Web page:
This is also a book about friendship. What is friendship? How do you tell a true friend from a fake one? What does it mean to be a friend to someone, and to seek friendship in other people? There are moments in this book where Lucy truly starts to see herself as a part of a new found family with the campers and counsellors at Camp Daybreak. I love that she allowed herself to really open up to so many new people, to be unafraid to share her passions and her faith, and to express how she felt (especially about a certain other counsellor).

Of all the other characters we meet, Anna was a definite stand-out. Anna had one of the most unique voices, and I loved her character development, even though I wish we got to see a lot more of her. I actually wouldn’t mind reading an entire spin-off novel all about Anna.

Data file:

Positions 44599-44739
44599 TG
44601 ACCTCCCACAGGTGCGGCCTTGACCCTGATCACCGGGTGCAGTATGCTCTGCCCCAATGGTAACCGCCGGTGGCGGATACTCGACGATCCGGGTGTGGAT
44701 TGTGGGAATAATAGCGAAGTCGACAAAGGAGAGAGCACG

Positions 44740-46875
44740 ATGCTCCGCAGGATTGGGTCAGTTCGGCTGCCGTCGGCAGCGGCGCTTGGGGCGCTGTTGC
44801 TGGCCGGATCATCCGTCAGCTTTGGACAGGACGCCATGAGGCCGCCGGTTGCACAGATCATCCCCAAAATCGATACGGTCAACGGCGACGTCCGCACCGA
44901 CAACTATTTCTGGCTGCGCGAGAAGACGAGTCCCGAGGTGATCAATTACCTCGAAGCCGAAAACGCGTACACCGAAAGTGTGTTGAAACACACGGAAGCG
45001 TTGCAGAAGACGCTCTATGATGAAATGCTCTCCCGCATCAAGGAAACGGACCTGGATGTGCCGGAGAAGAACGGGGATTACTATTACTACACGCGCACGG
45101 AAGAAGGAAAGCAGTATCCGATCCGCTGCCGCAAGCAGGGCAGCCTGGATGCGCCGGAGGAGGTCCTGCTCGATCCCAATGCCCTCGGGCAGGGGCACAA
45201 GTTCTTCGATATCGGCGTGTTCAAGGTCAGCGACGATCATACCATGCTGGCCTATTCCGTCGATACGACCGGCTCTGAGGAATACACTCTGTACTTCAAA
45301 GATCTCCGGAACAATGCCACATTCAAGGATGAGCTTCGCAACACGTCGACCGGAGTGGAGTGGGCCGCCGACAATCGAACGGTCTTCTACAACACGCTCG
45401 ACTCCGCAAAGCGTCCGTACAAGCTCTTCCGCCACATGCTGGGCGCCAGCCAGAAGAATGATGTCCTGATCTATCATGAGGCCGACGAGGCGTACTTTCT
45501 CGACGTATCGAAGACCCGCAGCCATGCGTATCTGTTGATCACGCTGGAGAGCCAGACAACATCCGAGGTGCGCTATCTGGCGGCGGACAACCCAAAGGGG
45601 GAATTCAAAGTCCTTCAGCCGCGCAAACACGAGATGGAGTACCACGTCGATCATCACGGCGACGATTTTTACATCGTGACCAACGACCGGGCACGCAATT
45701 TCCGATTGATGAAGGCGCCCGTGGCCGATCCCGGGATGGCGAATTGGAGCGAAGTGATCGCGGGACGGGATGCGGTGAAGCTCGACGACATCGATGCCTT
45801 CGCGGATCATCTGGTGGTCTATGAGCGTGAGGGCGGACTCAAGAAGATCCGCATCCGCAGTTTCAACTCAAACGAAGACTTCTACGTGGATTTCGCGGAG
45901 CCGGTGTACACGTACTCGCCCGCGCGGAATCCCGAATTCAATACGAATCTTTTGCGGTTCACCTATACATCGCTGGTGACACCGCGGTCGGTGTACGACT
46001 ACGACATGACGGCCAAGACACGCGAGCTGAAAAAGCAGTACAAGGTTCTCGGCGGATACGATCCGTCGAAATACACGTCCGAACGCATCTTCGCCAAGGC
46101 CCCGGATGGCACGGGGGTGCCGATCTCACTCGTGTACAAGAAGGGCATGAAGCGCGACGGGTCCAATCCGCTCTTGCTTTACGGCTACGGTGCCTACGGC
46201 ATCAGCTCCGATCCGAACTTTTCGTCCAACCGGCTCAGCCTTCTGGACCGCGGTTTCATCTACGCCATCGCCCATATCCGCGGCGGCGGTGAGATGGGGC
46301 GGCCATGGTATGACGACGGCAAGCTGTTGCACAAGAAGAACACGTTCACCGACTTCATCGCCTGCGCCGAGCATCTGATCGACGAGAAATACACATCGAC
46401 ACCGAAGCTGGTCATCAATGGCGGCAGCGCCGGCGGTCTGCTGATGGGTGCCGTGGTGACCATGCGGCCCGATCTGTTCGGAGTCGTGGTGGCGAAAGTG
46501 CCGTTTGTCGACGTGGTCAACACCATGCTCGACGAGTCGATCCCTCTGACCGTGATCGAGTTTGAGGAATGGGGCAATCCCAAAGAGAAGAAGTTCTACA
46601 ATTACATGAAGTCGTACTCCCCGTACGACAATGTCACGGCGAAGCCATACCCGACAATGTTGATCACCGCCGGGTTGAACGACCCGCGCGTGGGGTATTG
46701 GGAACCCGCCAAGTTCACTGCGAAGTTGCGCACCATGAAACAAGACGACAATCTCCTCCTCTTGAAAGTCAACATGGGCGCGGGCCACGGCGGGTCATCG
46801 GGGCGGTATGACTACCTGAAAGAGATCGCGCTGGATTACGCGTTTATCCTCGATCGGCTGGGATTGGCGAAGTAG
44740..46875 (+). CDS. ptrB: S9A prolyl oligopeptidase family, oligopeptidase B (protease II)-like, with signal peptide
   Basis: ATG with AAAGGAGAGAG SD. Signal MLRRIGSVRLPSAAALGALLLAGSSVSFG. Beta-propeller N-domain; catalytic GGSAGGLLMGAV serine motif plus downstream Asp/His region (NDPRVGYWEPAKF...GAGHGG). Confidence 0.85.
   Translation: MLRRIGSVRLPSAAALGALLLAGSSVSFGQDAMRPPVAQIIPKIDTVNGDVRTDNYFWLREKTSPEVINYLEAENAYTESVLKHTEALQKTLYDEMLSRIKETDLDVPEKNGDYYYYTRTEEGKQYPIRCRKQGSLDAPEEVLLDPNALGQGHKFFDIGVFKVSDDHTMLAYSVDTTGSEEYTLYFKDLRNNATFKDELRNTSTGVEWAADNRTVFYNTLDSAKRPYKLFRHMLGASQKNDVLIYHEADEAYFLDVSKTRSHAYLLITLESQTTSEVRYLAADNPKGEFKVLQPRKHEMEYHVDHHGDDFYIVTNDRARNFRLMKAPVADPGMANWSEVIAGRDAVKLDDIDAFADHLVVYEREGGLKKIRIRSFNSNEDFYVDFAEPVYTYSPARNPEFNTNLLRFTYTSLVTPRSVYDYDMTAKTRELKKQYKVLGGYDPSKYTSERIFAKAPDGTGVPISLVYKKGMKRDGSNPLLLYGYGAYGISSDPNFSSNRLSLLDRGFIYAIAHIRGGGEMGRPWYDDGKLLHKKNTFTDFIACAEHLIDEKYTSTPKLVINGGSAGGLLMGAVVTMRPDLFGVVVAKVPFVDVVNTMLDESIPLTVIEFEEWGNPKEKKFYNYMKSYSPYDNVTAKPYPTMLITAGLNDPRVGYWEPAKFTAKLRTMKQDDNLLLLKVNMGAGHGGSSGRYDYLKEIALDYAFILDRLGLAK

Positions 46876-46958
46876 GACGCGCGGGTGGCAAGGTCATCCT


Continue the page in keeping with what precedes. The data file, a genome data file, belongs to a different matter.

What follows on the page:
I also really loved Jones’ character. I was hesitant at first, believing he would be no more than a rebound love interest for Lucy, but their relationship developed so much deeper than I was expecting it to. He’s supportive and comforting, caring and absolutely kind to her in every way, but he also didn’t shy away from speaking up about his feelings and experiences. Even though I know next to nothing about music or melodies, I found myself entranced every time Jones picked up his trumpet or Lucy sat at the piano. Jones’ family were so welcoming to Lucy, and their warmth just radiated off the page. All in all, Jones was just a good guy at heart, and I’m glad he and Lucy shared something special with each other in the end.